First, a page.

profile

Culture June 6, 2020

Yhonnie Scarce’s art of glass

Using glass as a medium, Yhonnie Scarce makes art that testifies to the trauma enacted on Aboriginal people and communities. She speaks about travelling to memorial sites around the world and the importance of truth-telling. “I don’t like being lied to … They were setting off bombs, and they knew there were blackfullas around in that area, but they didn’t care.”

Culture May 30, 2020

Singer-songwriter Gordi

Since releasing her first album, Gordi has experienced three years of emotional upheaval, which she has channelled into a new record, Our Two Skins. She speaks to Nick Buckley about losing her grandmother, falling in love over the phone and creating music in self-enforced isolation. “That’s when I feel most creative, when I don’t have everything at my disposal. You know, how I might make one sound if I don’t have that thing. It’s like creating unique moments out of nothing.”

Culture May 23, 2020

Griffin Theatre Company artistic director Declan Greene

Four weeks after becoming the artistic director of Sydney’s Griffin Theatre Company, Declan Greene had to cancel two plays because of Covid-19. He speaks about this extraordinary challenge, his childhood flair for drama and his ambitions for the company. “I’m constantly thinking I should do more to change things in the world … I’m interested in reconfiguring the space I work in to make it a more equal place.”

Culture May 16, 2020

Singer-songwriter Moses Sumney

During his early career, the music industry was intent on fitting Moses Sumney into boxes. But as his latest album, græ, attests, he is an artist determined to seek his own truths beyond the confines of expectation and identity. “I’m really interested in the collapse of identity politics, increasingly. I want us to get to a place where we can seek equality for ourselves without having to define as anything that’s simple. It feels really petrifying, the idea that you explain yourself to someone in order to gain their respect [and that] in doing that, you’re kind of solidifying your identity in a way that feels quite limiting.”

Culture May 9, 2020

Booker Prize-winner Bernardine Evaristo

Anglo–Nigerian author Bernardine Evaristo wrote seven books before her Booker Prize-winning novel, Girl, Woman, Other, catapulted her into the limelight. “I have done the work for people to now engage with it. It’s just the most incredible thing, because at my age – I’m 60 – to suddenly become an overnight success, is very exciting. It’s also a real moment of hope for people who have been writing for a long time and haven’t received the kind of attention they’d like to get. And also, for Black women, and Black British people.”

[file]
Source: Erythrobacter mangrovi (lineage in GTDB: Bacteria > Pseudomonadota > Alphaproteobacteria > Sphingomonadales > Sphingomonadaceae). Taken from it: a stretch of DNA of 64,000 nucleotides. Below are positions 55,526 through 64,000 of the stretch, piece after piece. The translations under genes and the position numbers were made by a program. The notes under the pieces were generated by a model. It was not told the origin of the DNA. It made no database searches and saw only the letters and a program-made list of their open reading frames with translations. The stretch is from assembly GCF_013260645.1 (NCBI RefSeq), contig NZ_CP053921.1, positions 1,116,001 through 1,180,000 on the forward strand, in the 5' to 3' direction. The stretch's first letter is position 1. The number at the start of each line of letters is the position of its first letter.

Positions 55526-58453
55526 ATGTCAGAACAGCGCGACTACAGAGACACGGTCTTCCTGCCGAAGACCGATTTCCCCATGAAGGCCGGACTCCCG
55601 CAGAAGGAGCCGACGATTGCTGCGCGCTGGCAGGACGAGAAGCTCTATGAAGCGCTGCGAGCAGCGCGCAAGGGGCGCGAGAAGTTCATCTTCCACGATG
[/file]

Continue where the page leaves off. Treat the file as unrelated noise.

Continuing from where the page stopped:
review

Culture June 6, 2020

Alan Yang’s Tigertail

Drawing on director Alan Yang’s family story to depict a Taiwanese migrant in America, Tigertail is beautifully shot and acted, but the film doesn’t live up to its emotional potential.

Culture May 30, 2020

Young Vic’s A Streetcar Named Desire

The Young Vic’s 2014 production of A Streetcar Named Desire, recently rebroadcast during the Covid-19 lockdown, reminds this viewer of the work’s power but also of the test of matching the smouldering energy of Marlon Brando and Vivien Leigh.

Culture May 23, 2020

Charli XCX’s how i’m feeling now

Conceived and executed in isolation, Charli XCX’s latest album, how i’m feeling now, fearlessly charts new terrain while capturing the complex emotions of a stable relationship and the sadness of life away from friends.

fiction

Culture December 23, 2017

The Licorice Straps

A new short story from an award-winning author of The Street Sweeper.

Culture December 19, 2015

Dead-end jobs

New short fiction from South Australian-born award-winning author DBC Pierre.

Culture December 13, 2014

Ceridwen Dovey’s Butterfly Gorge

A new short story by Ceridwen Dovey, winner of the 2014 Queensland Literary Award for her collection Only the Animals.

books

Culture June 6, 2020

Notes from an Apocalypse

When British philosopher and mathematician Frank Ramsey wrote in the 1920s that the wellbeing of future generations should not be given less weight than current generations, he was ahead of his time. This consideration might affect how we vote, where …

Culture June 6, 2020

Breasts and Eggs

Breasts and Eggs, Mieko Kawakami’s first novel to be translated into English, explores the mundane indignity of inhabiting a woman’s body. It opens with 30-year-old Natsuko meeting her elder sister Makiko and sullen adolescent niece …

Culture June 6, 2020

Nerve

For as long as Canadian writer Eva Holland can remember, she has had two major fears – the death of her mother, and heights. When her mother unexpectedly dies of a stroke and, a few months later, Holland finds herself frozen in terror while ice …